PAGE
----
Ecosystem services are the benefits we get from nature. These include a wide range of benefits such as food, energy, clean air and water, regulation of risks (floods, droughts, erosion) and recreation or spiritual benefits. The Ecosystem Services Transfer Toolkit is a literature review of the effect of land management actions on the provision of ecosystem services.
The Toolkit is in the form of an Excel spreadsheet with an accompanying User Guide and Quick Start Guide. The spreadsheet can be searched and queried to find evidence of the effects of specific land management actions on ecosystem services provided by upland, freshwater, urban, lowland agriculture, coastal and marine habitats. It also assesses how transferable the effect of a land management action on ecosystem services may be, if done in a different place.
To provide easy access to the evidence in the Excel spreadsheet, a series of Managing Ecosystem Services Evidence Review fact sheets have been produced. Each fact sheet summarises the evidence for changes in ecosystem service provision from a land management action in a broad habitat type, for example, increasing urban trees and woodlands. An introductory sheet explains how the fact sheets have been compiled and how to interpret the graphics. Both the toolkit and the fact sheets indicate the magnitude of an effect on an ecosystem service and the strength of the supporting evidence. References are provided for all the evidence and, where available, abstracts from the peer-reviewed papers are included in the toolkit.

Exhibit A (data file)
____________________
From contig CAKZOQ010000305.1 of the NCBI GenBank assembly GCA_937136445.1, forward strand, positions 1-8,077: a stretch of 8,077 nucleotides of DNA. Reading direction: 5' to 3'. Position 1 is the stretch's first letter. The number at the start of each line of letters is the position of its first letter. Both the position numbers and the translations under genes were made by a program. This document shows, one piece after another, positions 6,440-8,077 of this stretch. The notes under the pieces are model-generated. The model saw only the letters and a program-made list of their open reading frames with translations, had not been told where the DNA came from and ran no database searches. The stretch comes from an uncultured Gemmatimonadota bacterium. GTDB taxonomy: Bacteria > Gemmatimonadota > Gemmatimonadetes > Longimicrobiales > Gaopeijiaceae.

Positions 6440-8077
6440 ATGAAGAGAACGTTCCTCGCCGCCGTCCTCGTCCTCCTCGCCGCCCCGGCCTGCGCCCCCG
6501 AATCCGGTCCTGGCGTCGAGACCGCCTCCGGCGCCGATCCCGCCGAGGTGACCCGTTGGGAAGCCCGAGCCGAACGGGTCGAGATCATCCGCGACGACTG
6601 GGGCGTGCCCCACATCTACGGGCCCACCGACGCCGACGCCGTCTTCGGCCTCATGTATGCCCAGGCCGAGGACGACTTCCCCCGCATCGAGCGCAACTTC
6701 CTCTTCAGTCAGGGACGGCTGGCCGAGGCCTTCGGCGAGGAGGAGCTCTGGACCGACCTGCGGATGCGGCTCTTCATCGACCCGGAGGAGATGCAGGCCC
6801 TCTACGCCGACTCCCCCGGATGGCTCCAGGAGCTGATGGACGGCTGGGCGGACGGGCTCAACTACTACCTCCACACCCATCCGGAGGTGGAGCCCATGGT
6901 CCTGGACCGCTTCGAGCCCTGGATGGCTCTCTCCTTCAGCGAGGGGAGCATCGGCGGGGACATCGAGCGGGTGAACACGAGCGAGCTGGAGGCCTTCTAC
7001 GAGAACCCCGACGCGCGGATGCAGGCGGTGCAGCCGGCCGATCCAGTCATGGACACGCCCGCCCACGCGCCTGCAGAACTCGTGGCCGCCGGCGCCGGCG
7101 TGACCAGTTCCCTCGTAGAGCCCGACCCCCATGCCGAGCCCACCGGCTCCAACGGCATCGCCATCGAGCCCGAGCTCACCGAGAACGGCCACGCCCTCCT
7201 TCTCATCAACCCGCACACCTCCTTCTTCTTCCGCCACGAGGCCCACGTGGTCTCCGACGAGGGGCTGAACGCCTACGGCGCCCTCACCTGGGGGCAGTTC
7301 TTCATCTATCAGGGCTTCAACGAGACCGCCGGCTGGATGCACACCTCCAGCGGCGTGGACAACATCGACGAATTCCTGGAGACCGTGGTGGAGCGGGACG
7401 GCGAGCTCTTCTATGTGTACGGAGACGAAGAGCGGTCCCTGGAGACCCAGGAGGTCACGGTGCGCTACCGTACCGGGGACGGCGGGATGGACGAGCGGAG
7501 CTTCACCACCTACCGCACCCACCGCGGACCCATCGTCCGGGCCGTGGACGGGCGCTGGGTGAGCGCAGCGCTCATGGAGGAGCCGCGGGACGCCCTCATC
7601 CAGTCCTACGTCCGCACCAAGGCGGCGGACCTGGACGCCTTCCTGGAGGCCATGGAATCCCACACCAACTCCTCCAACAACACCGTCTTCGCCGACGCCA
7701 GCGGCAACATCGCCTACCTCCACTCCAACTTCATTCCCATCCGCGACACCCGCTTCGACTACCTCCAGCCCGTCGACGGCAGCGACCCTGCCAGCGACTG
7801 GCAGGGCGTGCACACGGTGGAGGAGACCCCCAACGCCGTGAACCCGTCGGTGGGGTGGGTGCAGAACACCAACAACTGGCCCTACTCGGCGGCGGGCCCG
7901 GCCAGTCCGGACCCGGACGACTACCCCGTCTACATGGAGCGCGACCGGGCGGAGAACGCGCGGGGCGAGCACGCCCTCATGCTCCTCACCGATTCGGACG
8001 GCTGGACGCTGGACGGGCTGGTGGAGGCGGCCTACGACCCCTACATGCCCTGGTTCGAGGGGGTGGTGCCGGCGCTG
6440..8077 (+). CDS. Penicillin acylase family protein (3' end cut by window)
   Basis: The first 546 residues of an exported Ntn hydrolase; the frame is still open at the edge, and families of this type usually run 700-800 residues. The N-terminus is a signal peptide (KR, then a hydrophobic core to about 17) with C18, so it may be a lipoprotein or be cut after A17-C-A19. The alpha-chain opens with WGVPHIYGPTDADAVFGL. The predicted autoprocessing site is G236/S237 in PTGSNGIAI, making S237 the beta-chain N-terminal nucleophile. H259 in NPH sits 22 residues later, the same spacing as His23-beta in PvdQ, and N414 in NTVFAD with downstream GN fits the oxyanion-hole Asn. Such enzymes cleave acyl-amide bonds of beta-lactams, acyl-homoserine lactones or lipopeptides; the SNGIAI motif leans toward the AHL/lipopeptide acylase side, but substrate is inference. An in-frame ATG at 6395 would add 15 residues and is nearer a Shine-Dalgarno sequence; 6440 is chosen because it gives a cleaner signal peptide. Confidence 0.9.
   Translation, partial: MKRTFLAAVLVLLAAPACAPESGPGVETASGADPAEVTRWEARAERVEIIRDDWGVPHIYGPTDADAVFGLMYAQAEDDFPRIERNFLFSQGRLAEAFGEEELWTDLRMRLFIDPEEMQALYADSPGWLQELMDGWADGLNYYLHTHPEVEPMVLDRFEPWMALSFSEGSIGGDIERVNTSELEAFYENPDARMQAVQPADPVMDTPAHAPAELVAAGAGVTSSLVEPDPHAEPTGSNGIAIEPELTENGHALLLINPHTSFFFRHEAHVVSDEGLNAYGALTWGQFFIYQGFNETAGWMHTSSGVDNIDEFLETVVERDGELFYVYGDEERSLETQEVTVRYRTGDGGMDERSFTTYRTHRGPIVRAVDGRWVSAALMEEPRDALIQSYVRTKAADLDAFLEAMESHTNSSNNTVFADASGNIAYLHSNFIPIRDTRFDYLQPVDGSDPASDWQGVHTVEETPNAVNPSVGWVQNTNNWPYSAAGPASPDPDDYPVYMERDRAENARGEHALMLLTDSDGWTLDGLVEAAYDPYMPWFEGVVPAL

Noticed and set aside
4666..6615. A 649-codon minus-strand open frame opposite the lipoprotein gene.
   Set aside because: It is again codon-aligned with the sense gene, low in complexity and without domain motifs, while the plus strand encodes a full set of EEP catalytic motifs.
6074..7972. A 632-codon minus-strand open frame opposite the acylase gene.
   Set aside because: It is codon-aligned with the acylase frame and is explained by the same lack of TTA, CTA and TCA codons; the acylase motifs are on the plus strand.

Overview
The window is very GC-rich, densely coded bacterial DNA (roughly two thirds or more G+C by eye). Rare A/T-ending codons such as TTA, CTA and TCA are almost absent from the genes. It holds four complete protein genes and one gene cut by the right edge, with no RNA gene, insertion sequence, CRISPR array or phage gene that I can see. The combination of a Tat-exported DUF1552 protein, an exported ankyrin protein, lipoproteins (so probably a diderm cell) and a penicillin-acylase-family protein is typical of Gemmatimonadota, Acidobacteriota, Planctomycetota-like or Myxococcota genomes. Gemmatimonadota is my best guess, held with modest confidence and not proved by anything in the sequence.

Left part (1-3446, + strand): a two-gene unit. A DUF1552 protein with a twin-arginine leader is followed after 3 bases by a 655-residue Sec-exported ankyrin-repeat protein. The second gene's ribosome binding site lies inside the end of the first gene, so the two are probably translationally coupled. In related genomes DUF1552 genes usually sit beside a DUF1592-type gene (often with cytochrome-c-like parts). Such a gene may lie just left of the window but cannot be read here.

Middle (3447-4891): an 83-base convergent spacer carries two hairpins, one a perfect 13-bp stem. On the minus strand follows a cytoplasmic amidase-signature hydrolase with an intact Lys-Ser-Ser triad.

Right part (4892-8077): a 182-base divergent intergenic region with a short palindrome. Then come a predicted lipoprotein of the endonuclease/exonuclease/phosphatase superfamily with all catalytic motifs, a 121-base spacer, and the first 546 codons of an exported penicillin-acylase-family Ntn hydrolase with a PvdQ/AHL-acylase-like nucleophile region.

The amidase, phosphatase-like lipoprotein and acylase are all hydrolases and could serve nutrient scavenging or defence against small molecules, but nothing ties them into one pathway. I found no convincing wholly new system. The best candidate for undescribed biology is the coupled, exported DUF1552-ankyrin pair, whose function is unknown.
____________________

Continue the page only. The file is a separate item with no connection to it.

The findings published here may be used by Natural England staff and anyone else involved in making land management decisions, to enable them to manage for ecosystem services, or understand the consequences of their management actions on ecosystem services.
The Ecosystem Services Transfer Toolkit and Managing Ecosystem Services Evidence Review have been co-developed by the University of York and Natural England, with additional support from the NERC Biodiversity and Ecosystem Services Sustainability (BESS) programme (grant references NE/K001620/1 and NE/N000307/1).